Julia herself is actually much more likable to me here, despite her villainy. She's stronger and more manipulative, instead of the one being manipulated. And of course her revenge at the end is fantastic. Though the film takes place directly after the first one (and was released just one year after the first one), Kirsty also seems to have grown. She's still incredibly brave and formidable, but there's something about her that's just slightly different and more mature this time around. Also, she puts on Julia's skin suit. That's really gross and really rad at the same time. Imogen Boorman as Tiffany is incredibly sympathetic, innocent, and does a wonderful job with practically no lines of dialogue. Her obsession with puzzles was a nice, though obvious, plot and character choice for the film and works well.

Hellbound is definitely one of those movies that I would describe as gore-geous. In the scene where Julia is resurrected, there is buckets of blood and oodles of nastiness. It starts off with the delusional mental patient slicing the shit out of his flesh because he imagines that he is covered with worms, and his blood on the mattress where Julia died is what brings her back. She is skinless like Frank was, and spends the rest of the scene rolling around in blood, trying to get the nourishment from the mental patient. Non-horror fans would perhaps watch something like this and be grossed out, but I watch it in utter fascination every time. It's beautiful. The full-body effects work on Julia where you can see the bones, tendons and muscles is amazing, and the blood is so shiny! Its darkness and richness also plays in great contrast to the whites of her eyes. And I love, love, love Channard as a Cenobite. His look reminds me of one of the monsters from the video game Resident Evil 4 (the best video game ever, by the way) and he's so wicked and "punny." It's fantastic.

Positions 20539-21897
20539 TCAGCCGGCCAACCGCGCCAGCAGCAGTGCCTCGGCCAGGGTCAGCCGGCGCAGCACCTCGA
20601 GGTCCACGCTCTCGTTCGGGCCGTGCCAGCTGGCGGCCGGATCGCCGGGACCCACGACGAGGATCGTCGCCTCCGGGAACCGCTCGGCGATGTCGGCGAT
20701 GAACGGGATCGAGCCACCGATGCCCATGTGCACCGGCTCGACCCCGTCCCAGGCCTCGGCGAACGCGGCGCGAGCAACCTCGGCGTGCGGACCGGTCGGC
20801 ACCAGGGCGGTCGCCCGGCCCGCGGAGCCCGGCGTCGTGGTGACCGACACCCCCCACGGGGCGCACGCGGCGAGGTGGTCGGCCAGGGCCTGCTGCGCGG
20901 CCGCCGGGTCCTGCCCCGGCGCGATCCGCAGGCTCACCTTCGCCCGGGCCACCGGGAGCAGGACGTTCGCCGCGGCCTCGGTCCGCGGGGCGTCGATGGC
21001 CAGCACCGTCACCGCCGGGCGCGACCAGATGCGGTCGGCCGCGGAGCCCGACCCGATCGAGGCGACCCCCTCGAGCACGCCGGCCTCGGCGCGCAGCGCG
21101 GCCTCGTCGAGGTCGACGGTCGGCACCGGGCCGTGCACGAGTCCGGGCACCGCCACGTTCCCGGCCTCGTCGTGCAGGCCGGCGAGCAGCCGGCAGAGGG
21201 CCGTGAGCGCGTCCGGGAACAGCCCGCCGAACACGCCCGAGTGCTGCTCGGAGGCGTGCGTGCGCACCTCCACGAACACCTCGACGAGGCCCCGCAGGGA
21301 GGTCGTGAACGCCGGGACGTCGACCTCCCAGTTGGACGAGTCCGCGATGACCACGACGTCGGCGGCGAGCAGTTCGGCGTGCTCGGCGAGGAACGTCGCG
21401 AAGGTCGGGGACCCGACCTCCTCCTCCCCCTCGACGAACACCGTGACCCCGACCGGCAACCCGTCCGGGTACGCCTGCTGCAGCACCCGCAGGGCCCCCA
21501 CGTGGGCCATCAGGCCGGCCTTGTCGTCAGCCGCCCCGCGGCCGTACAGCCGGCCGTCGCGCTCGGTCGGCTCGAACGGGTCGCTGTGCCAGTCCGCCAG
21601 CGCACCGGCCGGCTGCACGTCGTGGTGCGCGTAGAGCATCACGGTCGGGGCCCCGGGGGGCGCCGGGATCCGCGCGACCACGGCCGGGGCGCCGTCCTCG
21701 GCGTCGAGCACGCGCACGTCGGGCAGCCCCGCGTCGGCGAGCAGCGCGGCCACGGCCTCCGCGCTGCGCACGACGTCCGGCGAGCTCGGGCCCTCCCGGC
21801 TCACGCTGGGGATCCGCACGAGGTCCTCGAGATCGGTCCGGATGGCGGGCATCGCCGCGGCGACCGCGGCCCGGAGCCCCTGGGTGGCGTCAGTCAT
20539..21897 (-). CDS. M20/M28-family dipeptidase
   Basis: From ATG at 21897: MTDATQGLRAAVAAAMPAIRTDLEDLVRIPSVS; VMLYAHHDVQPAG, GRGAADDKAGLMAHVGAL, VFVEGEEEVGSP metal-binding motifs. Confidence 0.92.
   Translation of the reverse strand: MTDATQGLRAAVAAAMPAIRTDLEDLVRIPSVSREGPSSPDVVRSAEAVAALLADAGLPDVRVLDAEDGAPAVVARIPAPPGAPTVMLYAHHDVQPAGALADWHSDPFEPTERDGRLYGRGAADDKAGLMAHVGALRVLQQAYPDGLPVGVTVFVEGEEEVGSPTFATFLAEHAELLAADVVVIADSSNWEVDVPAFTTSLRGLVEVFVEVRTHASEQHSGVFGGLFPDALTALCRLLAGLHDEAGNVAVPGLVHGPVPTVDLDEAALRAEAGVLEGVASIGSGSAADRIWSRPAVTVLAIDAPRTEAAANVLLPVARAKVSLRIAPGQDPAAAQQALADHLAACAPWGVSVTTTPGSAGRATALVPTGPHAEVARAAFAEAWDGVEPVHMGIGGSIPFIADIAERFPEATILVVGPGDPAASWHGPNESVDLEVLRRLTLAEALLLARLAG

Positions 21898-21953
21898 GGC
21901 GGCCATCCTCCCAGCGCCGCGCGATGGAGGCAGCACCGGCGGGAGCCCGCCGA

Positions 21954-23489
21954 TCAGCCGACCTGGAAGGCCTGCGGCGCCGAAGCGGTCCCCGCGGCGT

Ah, this has already gone on long enough, and I think I hit most of the high points, but this is one of those movies where I could really discuss every single scene. Hellbound is a really solid sequel to one of my favorite horror films. It plays up the strengths of the original, and then takes it just a step further, which is what I think any good sequel is supposed to do.